In many communities, there is often an immediate backlash when news spreads that a giant industrial development may be moving in, but that doesn’t appear to be case in Saint John, which will be the end of the line for the proposed west-east pipeline.

On Aug. 1, Irving Oil announced a proposal to build a new $300-million marine terminal in Saint John to help ship Alberta oil to lucrative markets abroad.

The company signaled its plans to build the Canaport Energy East Marine Terminal at its refinery mere hours after TransCanada Corp. announced it would proceed with the $12-billion Energy East Pipeline project.

Many of the people who live in the area are watching with interest, including Armando Giacometti, whose camp overlooks the LNG terminal.

“Sit up here in front of the big window and with a glass of wine watch the ships come in,” says Giacometti. “It doesn’t get better than that during the summer.”

His view may change if Irving and TransCanada Corp. proceed with the projects but he doesn’t seem to mind.

“No, wouldn’t make any difference whatsoever. In fact, we enjoy just watching them come in out there, at night with all the lights on.”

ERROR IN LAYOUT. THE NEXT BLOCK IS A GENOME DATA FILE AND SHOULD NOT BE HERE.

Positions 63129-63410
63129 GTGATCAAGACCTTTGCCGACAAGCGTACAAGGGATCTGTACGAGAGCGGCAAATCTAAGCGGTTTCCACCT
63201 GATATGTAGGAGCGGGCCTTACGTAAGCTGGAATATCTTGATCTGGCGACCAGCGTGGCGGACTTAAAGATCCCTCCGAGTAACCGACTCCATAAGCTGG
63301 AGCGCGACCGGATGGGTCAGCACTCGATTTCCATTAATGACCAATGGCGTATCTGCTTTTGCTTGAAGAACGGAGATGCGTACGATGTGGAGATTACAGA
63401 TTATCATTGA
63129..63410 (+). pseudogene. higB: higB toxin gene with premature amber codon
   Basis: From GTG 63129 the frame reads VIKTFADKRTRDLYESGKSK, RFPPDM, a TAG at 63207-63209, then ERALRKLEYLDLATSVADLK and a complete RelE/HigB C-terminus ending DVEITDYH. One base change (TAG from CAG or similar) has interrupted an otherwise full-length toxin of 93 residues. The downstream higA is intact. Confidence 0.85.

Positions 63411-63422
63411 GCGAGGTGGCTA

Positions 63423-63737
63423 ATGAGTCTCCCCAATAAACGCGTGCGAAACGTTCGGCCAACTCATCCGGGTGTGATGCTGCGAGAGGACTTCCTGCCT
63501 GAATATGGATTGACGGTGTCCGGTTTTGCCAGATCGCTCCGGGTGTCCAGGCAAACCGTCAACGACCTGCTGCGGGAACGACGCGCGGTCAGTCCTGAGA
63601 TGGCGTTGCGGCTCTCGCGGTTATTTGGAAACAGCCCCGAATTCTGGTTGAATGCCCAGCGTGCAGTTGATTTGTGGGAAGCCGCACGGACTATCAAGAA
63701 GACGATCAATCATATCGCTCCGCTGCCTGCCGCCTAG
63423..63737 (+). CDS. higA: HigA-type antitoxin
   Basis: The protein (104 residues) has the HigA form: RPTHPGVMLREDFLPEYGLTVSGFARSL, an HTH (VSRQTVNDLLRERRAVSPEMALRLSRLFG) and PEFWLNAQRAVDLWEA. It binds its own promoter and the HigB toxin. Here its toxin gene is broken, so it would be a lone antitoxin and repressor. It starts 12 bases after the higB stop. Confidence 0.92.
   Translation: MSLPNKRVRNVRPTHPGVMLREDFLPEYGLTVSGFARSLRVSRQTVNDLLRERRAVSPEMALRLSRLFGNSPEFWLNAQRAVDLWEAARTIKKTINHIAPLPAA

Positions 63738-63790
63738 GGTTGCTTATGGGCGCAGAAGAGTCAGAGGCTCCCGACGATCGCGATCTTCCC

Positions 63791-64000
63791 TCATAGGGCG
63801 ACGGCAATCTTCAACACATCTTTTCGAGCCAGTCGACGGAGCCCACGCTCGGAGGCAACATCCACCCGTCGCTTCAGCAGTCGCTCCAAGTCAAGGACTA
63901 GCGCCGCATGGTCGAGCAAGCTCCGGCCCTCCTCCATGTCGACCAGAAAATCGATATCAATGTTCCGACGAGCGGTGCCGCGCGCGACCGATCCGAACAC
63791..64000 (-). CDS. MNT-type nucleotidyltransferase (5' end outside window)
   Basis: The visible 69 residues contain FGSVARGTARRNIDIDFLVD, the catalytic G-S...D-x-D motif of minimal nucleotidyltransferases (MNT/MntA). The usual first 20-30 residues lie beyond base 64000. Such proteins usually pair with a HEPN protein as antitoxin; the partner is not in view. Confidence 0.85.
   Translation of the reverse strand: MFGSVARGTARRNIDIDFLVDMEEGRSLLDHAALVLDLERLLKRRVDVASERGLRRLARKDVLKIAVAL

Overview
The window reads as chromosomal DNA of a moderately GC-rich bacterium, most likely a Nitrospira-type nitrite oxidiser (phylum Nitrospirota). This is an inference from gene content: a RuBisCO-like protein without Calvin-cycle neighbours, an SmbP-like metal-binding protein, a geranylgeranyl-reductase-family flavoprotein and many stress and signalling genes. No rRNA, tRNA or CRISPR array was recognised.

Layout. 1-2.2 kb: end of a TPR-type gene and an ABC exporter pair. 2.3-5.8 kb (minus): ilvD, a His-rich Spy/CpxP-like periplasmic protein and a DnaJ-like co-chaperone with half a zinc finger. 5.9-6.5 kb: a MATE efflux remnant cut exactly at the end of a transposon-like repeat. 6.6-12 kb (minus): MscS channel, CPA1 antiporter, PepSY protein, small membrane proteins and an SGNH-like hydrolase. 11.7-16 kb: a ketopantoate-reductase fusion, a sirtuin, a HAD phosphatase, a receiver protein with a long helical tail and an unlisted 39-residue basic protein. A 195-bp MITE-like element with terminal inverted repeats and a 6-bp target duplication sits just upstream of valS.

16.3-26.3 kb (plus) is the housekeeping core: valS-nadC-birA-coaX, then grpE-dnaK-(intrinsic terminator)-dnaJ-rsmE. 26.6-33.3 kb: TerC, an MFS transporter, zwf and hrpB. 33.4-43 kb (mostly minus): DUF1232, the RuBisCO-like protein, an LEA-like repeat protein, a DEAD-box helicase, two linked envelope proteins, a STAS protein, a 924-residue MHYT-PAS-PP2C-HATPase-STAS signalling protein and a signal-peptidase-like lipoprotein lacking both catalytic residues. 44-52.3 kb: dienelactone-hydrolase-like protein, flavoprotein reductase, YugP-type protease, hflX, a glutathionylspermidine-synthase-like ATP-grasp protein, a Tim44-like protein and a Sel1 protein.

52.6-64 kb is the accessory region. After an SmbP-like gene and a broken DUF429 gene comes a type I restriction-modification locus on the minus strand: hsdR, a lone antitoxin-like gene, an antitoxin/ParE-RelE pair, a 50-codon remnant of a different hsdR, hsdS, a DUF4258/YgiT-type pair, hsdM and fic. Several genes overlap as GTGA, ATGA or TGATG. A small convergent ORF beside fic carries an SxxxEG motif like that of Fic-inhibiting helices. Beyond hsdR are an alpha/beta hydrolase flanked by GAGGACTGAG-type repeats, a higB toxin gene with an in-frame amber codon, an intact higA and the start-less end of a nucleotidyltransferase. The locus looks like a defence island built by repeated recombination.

While some environmental groups are started to mobilize against the pipeline, Giacometti says another tank farm and loading facility isn’t likely to change the existing mix of nature and heavy industry.

Mispec resident Brian Harris says he’s focusing on the number of jobs the projects will bring to the area.

“I think it’s good. I think it will bring jobs to the area and a lot of people out here are glad of the pipelines and the whole thing,” says Harris.

If the pipeline project goes ahead, the new marine terminal will be the end of the line on the 4,000 kilometre link with Alberta.

Large-scale industrial projects have been gravitating toward the eastern part of Saint John for decades. A few years ago, the area was selected to host a much larger industrial project – a second oil refinery – but the project was eventually shelved.

Long-time Red Head resident Karen Myles hopes the project comes to fruition.

“The only thing we see are the huge ships coming back and forth and that’s interesting so I don’t think it will make a big difference,” says Myles.

“It’s going to create jobs and, as far as I’m concerned, the city is dearly in need of jobs for the younger generation.”

The pipeline is expected to carry up to 1.1 million barrels of oil each day -- up from the 850,000 barrel estimate when TransCanada issued its call for interest earlier this year.

With files from CTV Atlantic's Mike Cameron